#2 Lack of Search Features

SkyScanner became popular after offering search features which actually made sense to travelers, yet any kind of development in this area seems to have stalled, even when there are a few additional search features that’d be incredibly handy if they were available, such as:

  • Anywhere to A Specific Place  SkyScanner allows you to search for flights from a specific place to “Anywhere”, but not vice versa.  If I knew I needed to be in Berlin in September, this search result could help me decide which country I could visit beforehand, enabling me to plan my route based on affordable flights.
  • Introduce Continent-Based Searches — Being able to search by continent could also be a great help. If someone from the US were doing a “Tour of Europe”, and they simply wanted to see the prices of flights between Europe and the US (and vice versa), or flights between any cities in Europe, this could make finding relevant flights much simpler.
  • More Time-Frame Options — currently, the only time-frame options you can select on SkyScanner are a specific day, today, tomorrow, in a week, whole month and whole year. What about “Between [Date x] and [Date Y]”, “Any Weekend”, or “Any Friday”?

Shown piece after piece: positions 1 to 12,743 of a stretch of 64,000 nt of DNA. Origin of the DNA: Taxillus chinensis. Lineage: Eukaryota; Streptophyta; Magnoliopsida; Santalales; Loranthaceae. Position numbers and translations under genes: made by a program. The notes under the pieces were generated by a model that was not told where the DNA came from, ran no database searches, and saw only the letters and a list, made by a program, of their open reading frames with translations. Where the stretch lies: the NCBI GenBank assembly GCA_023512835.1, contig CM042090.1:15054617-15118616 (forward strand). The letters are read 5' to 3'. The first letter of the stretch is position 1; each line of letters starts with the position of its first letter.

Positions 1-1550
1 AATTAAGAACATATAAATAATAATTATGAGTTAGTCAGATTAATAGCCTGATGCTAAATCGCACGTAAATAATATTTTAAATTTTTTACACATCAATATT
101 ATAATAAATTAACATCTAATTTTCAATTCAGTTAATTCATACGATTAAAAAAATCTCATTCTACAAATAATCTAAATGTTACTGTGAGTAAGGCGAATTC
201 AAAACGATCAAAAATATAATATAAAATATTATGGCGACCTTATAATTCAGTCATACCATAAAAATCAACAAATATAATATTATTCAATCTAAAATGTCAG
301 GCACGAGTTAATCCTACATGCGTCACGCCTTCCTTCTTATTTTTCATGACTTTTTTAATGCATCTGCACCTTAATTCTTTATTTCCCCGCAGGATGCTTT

#3 Displaying Incorrect Prices

I understand that SkyScanner has it’s hands tied (to a degree) about the prices it displays. For example, the prices you see in the search results are often the results of a previous search (by another user), which can be up to a couple of weeks old. This means that the price you actually pay is rarely the price displayed on the site. This is largely because the GDS (Global Distribution Service) SkyScanner uses to collect data from various airlines doesn’t display flight prices in realtime. There’s no live-feed from the airlines themselves.

The problem is that SkyScanner, from what we can see, is choosing to display prices it knows are incorrect.

Two days ago, I searched for one flight. The price displayed was $180. When I got through to the actual booking page, the price was actually $245.  When I checked SkyScanner for the same flight 48 hours later, the lower price of $180 was still displayed.

If SkyScanner is using its own cache of GDS (which logically it should be doing), then the correct, more expensive price should have been advertised.

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As said, this may be for several reasons, but this is an issue SkyScanner should be working on to maintain its usefulness to users. How hard can it be for such a company to display results based on its own cache? Even if this isn’t possible, at least make it far more obvious, so people aren’t so disgruntled when they get to see the real price.